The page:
Once again, we’re taking a look at some of the movies on the fringes of the packed VOD and streaming release schedule. This month’s offerings include a pint-sized chef, a deranged marriage counselor, and the corpse of one of America’s worst presidents.
The Lost Husband (VOD April 10): There’s a bit of an ersatz Nicholas Sparks feel to this romantic drama, starring Leslie Bibb as a woman trying to start over after the death of her husband, and Josh Duhamel as the hunky farmhand she first spars with and then falls for. Based on the bestselling novel by Katherine Center, The Lost Husband doesn’t have the lush production values that can make even the cheesiest Sparks stories go down easy. Instead, it’s a sparse, low-budget production set mostly on the rural Texas goat farm where Libby (Bibb) moves with her two kids to live with her aunt (Nora Dunn). Aunt Jean is prone to folksy sayings like “There are no holidays on a farm,” and she presses city slicker Libby to take over the farm’s management. Bibb and Duhamel have minimal chemistry, and this overlong drag is more about dull, long-buried family secrets than the tepid romance. Grade: C
Time Zone Inn (VOD and IndiePix Unlimited April 14): This Italian relationship drama starts with a gimmicky premise that it abandons almost immediately: At a secluded bed and breakfast, couples hoping to acclimate themselves to future long-distance relationships stay in separate rooms designed to simulate foreign cities, only allowed to interact for two hours a day. There doesn’t appear to be any oversight on the rules, though, and soon the two couples staying at the inn are spending all their time together, debating the nature of romance and intimacy. The short movie (barely 70 minutes before closing credits) shifts gears several times, eventually turning into a treatise on matrilineal family structure that doesn’t make much sense. But some charming explorations of romantic and sexual entanglements appear along the way, and even if the larger societal point is muddled and haphazard, the characters are intriguing enough to keep watching. Grade: B-
Abe (VOD April 17): The title character of this cute (sometimes too cute) family dramedy is torn between two worlds, growing up in Brooklyn as the son of an Israeli-American mother and a Palestinian-American father. Abe’s thoroughly American parents are both avowed atheists, but their own family members are devoutly religious immigrants, and Abe (Stranger Things’ Noah Schnapp) finds himself pulled in too many cultural directions. All Abe really wants to do is cook, and he befriends a Brazilian fusion chef (Seu Jorge) who helps him take his culinary skills from his home kitchen to a hipster pop-up. The plot is a little thin, but Abe is earnest and likable, and the delicious-looking food is sumptuously prepared and photographed. As Abe’s contentious family members bicker, the filmmakers don’t pretend they can solve the Israeli-Palestinian conflict in under 90 minutes–but they do make a convincing case for the unifying power of a good meal. Grade: B
Bad Therapy (VOD April 17): Despite a cast full of comedy pros (Rob Corddry, Michaela Watkins, Aisha Tyler and more), Bad Therapy never finds any actual humor in its story of a couple (Corddry and Alicia Silverstone) being manipulated by their sociopathic marriage counselor (Watkins). Although the tone is dark comedy, it’s tough to see where it’s meant to be funny, even in a deadpan way. The plot mirrors the structure of a ’90s erotic thriller or a modern Lifetime movie, as Watkins’ Judy Small becomes obsessed with Corddry’s Bob Howard, but if there’s any satirical intent in Nancy Doyne’s screenplay, it’s completely absent onscreen. Watkins has some fun with her character’s descent into madness (and wears an impressive array of scarves), but the bulk of the running time is spent on dropped subplots and confusing character motivations. Grade: C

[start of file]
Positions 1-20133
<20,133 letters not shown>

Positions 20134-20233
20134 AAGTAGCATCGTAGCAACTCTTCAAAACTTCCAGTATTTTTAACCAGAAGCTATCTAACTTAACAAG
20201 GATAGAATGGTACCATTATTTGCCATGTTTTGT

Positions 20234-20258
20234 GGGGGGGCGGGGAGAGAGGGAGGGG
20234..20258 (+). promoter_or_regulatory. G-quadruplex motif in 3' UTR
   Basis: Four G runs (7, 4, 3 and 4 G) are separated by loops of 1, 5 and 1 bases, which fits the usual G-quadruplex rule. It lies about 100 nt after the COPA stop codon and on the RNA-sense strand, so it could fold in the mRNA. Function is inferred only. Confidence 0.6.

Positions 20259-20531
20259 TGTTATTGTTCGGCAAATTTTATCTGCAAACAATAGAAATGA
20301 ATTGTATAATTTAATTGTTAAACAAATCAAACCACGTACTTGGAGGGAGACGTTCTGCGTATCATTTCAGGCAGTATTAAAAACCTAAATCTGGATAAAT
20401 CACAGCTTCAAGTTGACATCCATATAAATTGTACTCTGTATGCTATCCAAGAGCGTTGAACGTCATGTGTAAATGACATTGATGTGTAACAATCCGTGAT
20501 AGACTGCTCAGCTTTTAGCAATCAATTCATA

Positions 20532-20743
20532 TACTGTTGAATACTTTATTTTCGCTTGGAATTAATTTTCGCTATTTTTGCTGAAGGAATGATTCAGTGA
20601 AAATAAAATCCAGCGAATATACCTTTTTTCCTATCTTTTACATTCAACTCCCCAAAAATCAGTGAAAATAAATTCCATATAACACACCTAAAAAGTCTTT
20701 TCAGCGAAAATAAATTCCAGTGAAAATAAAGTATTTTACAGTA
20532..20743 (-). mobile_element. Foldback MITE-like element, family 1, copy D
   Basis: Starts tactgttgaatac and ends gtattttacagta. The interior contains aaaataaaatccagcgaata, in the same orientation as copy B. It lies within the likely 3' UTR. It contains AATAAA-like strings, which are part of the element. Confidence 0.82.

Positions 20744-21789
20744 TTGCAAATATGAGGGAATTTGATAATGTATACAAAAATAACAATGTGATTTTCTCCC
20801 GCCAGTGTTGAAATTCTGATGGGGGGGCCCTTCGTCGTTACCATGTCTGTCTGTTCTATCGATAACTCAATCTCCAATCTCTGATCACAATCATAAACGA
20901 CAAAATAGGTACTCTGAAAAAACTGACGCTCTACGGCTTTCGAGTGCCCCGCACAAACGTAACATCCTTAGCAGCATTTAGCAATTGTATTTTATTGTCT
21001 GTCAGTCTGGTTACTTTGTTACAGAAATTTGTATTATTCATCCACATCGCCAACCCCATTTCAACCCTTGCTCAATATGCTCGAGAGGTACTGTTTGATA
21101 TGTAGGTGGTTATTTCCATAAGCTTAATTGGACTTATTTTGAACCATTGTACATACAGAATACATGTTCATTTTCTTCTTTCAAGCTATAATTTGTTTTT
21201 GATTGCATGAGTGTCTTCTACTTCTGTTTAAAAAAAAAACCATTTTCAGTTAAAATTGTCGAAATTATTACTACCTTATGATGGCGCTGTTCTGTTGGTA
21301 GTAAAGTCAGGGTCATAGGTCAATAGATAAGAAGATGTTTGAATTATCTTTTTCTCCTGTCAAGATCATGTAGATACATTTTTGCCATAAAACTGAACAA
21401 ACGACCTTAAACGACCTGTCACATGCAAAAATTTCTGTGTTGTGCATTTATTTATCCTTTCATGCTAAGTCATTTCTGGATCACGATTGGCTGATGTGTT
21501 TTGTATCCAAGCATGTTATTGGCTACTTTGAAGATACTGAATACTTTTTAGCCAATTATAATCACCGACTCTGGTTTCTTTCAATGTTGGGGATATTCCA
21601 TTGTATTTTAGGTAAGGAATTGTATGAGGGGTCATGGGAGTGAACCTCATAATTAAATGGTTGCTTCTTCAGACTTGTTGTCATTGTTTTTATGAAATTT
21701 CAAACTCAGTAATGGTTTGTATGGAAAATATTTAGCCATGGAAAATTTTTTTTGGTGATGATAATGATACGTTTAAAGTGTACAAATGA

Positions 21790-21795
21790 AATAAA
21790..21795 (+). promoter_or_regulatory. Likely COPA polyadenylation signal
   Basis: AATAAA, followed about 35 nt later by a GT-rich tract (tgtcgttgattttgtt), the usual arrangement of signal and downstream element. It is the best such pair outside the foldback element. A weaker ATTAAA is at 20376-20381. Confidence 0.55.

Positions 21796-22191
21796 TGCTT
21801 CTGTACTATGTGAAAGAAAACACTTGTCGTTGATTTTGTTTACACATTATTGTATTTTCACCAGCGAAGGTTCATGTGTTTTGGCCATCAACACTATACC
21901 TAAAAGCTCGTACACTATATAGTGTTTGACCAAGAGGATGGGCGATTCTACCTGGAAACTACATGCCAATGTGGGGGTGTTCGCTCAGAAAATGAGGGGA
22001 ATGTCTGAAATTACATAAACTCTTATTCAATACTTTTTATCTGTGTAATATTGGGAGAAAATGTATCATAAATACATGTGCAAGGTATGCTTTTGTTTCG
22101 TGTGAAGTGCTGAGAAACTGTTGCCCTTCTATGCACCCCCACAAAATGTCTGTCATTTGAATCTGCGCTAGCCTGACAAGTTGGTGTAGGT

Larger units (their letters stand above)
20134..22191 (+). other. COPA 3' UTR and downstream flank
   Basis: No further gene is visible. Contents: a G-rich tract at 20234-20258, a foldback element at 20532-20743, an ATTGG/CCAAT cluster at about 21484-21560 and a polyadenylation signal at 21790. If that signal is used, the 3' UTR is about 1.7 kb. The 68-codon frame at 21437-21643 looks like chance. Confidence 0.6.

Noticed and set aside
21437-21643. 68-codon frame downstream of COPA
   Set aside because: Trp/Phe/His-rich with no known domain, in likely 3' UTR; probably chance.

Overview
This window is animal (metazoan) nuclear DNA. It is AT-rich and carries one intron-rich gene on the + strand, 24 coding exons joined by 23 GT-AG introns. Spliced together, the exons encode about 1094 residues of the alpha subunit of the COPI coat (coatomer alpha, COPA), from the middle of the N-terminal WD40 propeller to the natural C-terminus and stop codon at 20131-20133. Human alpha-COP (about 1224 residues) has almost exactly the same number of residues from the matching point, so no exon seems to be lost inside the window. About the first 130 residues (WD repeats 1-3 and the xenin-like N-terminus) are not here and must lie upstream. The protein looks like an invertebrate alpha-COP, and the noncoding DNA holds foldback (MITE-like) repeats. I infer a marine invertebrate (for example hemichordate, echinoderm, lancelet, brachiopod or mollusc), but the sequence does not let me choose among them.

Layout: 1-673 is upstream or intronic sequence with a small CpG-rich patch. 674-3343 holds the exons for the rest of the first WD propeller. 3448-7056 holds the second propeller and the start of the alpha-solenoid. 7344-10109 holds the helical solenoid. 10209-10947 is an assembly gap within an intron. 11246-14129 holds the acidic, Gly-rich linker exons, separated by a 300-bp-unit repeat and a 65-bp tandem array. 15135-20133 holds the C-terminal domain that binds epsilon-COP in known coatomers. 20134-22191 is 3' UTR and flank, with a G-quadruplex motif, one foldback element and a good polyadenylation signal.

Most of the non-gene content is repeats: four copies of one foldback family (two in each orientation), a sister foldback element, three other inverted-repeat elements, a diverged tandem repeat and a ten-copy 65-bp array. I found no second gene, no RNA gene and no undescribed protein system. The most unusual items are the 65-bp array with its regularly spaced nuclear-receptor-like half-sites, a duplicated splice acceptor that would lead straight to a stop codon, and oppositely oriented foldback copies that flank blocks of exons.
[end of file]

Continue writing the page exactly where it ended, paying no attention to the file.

Dreamkatcher (VOD and DVD April 28): Not to be confused with 2003 Stephen King adaptation Dreamcatcher, this limp horror movie opens with dictionary-style definitions of both “dreamcatcher” and “dreamkatcher,” which are exactly the same, except one is, y’know, evil. Eight-year-old Josh (Finlay Wojtak-Hissong) comes across one of these evil artifacts in a shop run by a creepy old lady (Lin Shaye, queen of creepy old ladies), and he takes it back to the remote vacation home where he’s staying with his dad Luke (Henry Thomas) and Luke’s girlfriend Gail (Radha Mitchell). Josh starts seeing apparitions of his dead mom in his dreams, and when Luke heads back to “the city” for work, Josh’s relationship with Gail turns ominous. As sinister horror-movie kids go, Josh is pretty nonthreatening; his dangerous behavior includes leaving a cabinet door open for Gail to bang her head on. The dialogue is clunky, the suspense is weak, and the nonsensical mythology leads to an abrupt, useless ending. Grade: C-
Raising Buchanan (VOD and DVD/Blu-ray May 5): The late Rene Auberjonois delivers one of his final performances as the title character in this surprisingly sweet comedy about a woman who steals the corpse of notoriously terrible former U.S. president James Buchanan. Ruth (Amanda Melby) is a 40-year-old loser working in a Phoenix donut shop and riding out her probation on a variety of minor criminal charges when she hits upon the brilliant idea of stealing Buchanan’s on-loan remains from a local warehouse. She soon discovers that no one particularly cares that Buchanan’s bones are missing, and her increasingly futile efforts to offload this worthless relic are goofy and sometimes poignant. The core of the movie is the dynamic between Ruth and her imagined projection of Buchanan (Auberjonois), who becomes an avatar for her own sense of failure in life. Auberjonois is so good as the feckless leader, nobly defending his poor decisions, that it makes you long for a full one-man show that will never come. Grade: B+